By Gary W. Gallagher, University of Virginia
Besides manpower, money was also needed in order to fund a war such as this, and both the Union and the Confederacy used the same combination of ways to raise money in order to pay for everything that they needed. They used paper money, loans, and taxes to finance their war efforts.
Inflation in the Confederacy
In the South, taxes made up about five percent of the total, loans about 35 percent, and paper money 60 percent. The paper money proved virtually worthless by the end of the war in the Confederacy.
If the Confederacy didn’t have large reserves of gold and silver, it just cranked out this paper, and as more and more were printed, inflation soared. In 1864, it took about $46 to buy what $1 had purchased in 1861; by the end of the war, it was up to $92 in some places.
Inflation roared out of control, reaching about 9,000 percent in parts of the Confederacy, in the course of the war. This was partly because the blockade cut off trade and made a number of goods quite scarce. The northern military forces occupied large parts of the Confederacy, which also disrupted the movement of goods from one part to another.
The transportation infrastructure broke down in the course of the war for the Confederacy. Perhaps the most important factor was that the Confederacy essentially had an agricultural economy that was not up to the enormous demands of fighting a modern mid-19th century war. Most of the money in the Confederacy had been invested in land and slaves.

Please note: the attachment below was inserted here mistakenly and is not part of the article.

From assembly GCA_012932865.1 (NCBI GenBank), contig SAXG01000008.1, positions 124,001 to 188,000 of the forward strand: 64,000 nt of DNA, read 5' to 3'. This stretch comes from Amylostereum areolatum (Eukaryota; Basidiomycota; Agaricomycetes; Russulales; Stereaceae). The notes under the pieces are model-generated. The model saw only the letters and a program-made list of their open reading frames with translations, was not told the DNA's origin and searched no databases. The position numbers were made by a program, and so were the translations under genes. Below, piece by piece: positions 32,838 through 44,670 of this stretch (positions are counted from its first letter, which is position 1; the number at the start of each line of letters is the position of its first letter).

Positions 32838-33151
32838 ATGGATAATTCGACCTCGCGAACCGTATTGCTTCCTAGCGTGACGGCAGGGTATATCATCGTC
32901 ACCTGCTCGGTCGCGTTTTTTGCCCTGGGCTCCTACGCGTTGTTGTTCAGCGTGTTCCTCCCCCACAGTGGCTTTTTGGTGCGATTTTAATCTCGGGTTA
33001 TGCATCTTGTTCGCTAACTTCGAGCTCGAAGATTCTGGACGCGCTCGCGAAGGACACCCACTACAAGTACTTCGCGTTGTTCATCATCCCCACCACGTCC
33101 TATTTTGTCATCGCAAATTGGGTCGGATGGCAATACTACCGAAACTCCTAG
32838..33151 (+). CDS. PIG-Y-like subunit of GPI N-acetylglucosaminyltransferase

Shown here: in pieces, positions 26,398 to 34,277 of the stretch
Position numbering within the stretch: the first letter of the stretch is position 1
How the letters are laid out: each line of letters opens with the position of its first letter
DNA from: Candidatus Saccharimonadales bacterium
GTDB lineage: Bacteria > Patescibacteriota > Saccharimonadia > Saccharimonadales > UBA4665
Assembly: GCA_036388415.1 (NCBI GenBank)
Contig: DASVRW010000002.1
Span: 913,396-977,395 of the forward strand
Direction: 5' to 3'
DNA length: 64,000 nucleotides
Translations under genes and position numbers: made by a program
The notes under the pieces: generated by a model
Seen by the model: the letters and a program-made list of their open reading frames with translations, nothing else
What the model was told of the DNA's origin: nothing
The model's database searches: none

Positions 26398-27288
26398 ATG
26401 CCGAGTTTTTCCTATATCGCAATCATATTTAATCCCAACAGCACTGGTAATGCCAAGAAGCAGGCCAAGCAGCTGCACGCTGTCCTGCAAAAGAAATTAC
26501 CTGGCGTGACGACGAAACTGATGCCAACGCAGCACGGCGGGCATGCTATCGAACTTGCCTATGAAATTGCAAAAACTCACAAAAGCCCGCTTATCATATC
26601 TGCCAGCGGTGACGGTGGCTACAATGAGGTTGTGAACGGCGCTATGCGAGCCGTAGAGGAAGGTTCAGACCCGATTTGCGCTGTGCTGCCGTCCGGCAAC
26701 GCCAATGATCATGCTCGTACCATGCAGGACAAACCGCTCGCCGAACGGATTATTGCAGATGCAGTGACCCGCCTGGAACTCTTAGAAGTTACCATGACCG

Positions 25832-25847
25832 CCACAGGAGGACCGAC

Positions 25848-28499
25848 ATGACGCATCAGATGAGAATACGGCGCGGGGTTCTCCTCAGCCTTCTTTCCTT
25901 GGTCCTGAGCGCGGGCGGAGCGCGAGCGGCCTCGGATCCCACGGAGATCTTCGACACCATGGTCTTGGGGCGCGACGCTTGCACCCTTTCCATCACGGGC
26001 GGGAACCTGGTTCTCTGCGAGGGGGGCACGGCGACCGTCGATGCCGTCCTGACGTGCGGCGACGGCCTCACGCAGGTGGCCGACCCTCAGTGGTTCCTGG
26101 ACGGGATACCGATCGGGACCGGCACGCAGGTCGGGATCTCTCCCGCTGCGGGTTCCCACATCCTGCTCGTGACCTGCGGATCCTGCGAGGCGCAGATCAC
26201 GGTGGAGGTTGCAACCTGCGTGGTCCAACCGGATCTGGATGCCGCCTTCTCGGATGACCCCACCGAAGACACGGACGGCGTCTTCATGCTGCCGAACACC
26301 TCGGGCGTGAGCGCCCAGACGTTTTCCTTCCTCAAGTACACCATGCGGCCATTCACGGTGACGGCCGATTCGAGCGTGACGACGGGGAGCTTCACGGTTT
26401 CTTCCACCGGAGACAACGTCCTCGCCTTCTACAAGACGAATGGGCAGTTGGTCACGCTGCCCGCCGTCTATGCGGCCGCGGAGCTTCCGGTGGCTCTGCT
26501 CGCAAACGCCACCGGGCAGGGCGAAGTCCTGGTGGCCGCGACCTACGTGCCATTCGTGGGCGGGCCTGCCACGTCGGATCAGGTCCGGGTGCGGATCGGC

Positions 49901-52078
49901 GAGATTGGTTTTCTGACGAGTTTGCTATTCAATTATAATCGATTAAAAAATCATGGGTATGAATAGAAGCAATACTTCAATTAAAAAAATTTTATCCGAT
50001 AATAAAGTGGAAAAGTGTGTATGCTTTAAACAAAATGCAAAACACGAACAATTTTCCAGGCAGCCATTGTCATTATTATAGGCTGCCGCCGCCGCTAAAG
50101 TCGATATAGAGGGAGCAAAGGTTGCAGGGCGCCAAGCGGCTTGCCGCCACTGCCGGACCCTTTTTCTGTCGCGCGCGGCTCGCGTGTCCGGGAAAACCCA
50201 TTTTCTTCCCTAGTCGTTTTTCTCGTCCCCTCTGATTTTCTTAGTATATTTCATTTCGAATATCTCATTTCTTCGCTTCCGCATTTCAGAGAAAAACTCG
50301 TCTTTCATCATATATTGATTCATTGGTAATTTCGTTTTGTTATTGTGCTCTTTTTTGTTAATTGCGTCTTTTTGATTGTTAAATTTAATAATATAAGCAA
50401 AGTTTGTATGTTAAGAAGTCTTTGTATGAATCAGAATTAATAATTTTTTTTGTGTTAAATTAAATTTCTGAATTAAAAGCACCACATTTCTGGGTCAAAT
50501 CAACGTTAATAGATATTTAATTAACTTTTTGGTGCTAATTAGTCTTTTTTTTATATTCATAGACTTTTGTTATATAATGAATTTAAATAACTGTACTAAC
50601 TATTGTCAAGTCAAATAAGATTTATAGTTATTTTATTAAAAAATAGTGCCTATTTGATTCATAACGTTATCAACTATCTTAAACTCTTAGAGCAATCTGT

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Strong Union Economy
Conditions were much better in the United States. Thirteen percent of the money for the war came from fairly stable “greenbacks”, paper money. Paper money in the North was made legal tender, it was receivable for virtually all debts, public and private. That was not the case in the Confederacy.
Twenty-one percent of the money in the United States came from taxes, and two-thirds came from loans, mostly bonds bought by northern civilians, anticipating the example in World War I and World War II, where massive bond drives tied common people to the national cause. The robust northern economy proved perfectly able to provide both guns and butter. Inflation ran to about 80 percent, with no government controls in the United States during the Civil War.
Supply of Arms and Ammunition
Both sides proved quite effective in supplying their armies. The soldiers on both sides were generally armed with modern, muzzle-loading rifle-muskets. The Confederacy imported about 600,000, produced a quarter of a million of their own, and captured about 100,000 from the United States.
The United States imported one million from Europe, produced two-and-a-half million, and also produced a number of repeating weapons that the Confederacy did not have—weapons that would fire more than one round before they had to be reloaded.
The United States did a better job of producing ordnance, that is, ammunition than the Confederacy did. The Confederacy produced enough of it, but these were unreliable and would explode prematurely. The Confederacy did have enough powder, though, and they did have enough rounds.